And Caleb said, “I will give my daughter Acsah in marriage to the man who attacks and captures Kiriath Sepher” (Judges 1:12).
Back when I was in high school, someone asked what I thought of arranged marriages. I pictured my parents choosing me a guy in a suit with nerd hair and geek glasses held together by a Band-aid. More interested in football players and rock musicians wearing faded jeans, I shuddered at the thought.
I ended up marrying a guy who paved roads for a living and wore cool jeans. Funny, though. I actually didn’t mind so much when he went on to wear suits and work for a law firm. In an interesting twist, both my parents and I ended up happy with my choice.
And as it turns out, parents aren’t always as clueless as teens think. In fact, studies tell us that couples in arranged marriages are often happier than those who choose their own mates.
So should we arrange our kids’ marriages? No. That’s definitely not my point. (For one thing, I wouldn’t want a grown daughter to call and blame me with, “Why’d you make me marry this guy?”)
I say all this only to emphasize that we have to be careful, very careful, about reading our own cultural values into the biblical text. Otherwise, we can miss the main idea in interpretation.
Case in point: In the Book of Judges we have Caleb, Moses’ successor—one of a select group of spies who actually trusted God despite the circumstances. But suddenly we find our hero Caleb offering his daughter in marriage as a prize.
What? What’s wrong with him? Does he think she’s property or something?
Well, ahem, actually, yes—kind of.
In Caleb’s day men (and in many parts of the world today) people often did (and do) consider women below cattle and sheep as their possessions. But we have to remember that the culture and practices were not inspired. Only God’s words are inspired.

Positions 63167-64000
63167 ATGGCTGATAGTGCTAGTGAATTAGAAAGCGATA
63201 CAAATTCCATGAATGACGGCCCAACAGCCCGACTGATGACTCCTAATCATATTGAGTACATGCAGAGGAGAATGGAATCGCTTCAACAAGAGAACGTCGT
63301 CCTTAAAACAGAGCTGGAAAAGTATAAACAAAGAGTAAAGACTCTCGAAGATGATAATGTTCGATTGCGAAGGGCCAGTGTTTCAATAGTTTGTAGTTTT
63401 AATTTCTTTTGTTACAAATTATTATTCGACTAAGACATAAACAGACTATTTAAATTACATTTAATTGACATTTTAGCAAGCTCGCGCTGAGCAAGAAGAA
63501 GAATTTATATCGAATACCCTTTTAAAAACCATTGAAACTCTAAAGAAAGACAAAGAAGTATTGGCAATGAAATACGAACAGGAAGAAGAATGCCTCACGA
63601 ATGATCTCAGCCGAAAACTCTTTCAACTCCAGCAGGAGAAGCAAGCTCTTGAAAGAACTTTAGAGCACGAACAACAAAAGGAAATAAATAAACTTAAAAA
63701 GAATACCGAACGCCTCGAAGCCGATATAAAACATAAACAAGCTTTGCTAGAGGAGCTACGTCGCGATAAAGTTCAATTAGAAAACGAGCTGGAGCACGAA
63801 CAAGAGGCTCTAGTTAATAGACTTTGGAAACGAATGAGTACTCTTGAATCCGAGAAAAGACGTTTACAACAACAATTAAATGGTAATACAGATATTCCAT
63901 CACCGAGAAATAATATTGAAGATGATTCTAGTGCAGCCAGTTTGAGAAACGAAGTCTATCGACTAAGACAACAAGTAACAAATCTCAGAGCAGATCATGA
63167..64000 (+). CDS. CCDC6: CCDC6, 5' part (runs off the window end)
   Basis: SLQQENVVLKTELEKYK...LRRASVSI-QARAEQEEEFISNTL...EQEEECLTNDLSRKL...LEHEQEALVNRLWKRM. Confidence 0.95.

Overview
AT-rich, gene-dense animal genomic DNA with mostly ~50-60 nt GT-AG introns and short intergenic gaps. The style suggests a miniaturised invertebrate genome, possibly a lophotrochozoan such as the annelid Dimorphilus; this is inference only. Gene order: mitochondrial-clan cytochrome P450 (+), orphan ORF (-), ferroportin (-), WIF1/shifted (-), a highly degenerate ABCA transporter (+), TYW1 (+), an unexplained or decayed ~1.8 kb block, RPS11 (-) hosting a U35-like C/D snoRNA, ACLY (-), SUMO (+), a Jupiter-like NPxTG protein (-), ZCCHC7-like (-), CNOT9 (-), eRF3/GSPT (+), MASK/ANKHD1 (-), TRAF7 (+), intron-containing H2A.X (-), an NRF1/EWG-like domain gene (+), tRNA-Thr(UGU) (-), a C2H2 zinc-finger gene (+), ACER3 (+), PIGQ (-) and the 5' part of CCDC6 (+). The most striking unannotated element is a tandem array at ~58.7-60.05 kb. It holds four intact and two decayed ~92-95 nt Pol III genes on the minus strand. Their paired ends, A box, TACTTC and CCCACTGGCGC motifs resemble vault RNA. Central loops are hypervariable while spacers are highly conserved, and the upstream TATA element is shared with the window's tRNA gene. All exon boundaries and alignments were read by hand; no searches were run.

Still, Caleb isn’t offering his daughter to make money that would benefit only himself. Or as some sort of power trip. In the past parents have done each of these. But Caleb was seeking to award a man who proved himself valiant in battle (important when there’s no police force), and more importantly one who had the courage and faith to obey God’s command to conquer. Wouldn’t such a man make a good son-in-law?
Yes, we’ve come a long way, baby. I am glad I got to marry the love of my life. Still, when we read Judges, we need to find the author’s meaning in Acsah’s story—meaning that goes beyond “Aren’t you glad times have changed? “and “Notice how women got treated in Bible times.”
The narrative about Acsah, Caleb’s daughter, serves as a “first bookend” introducing the Book of Judges. Acsah rides a donkey (the equivalent to a BMW) to find her father and ask for prime real estate with access to water, which he grants. The other bookend sits at the end of Judges. It’s the story of a gang-raped woman who leaves her man to return to her father and gets carried home dead on a donkey—before her man cuts her into twelve pieces and mails her to twelve cities. Sheesh.
Acsah’s narrative serves as the prototype “good” to contrast with the “evil” that shows how far life has degenerated. Whether we read the Book of Judges as a chronological narrative or as a geographical one, we see the enormous contrast between beginning and ending: beginning, good leadership in the land; ending, no leadership in the land. Beginning, good circumstances; end, horrific circumstances.
Yes, we’re glad cultural practices have improved for many of us. But Acsah’s story tells us much more. In it we see a part of a whole showing us the danger to the powerless when “everybody does what seems right in their own eyes” (21:25).
As we lead, then, Acsah’s story serves as a reminder to do so in the power of the Spirit. That means we commit to trust and obey, doing only what is right in God’s eyes. We must never do what merely “seems right,” leaning on our own understanding. Rather, in all our ways we must acknowledge Him, and He will direct our paths.
Adapted from Java with the Judges.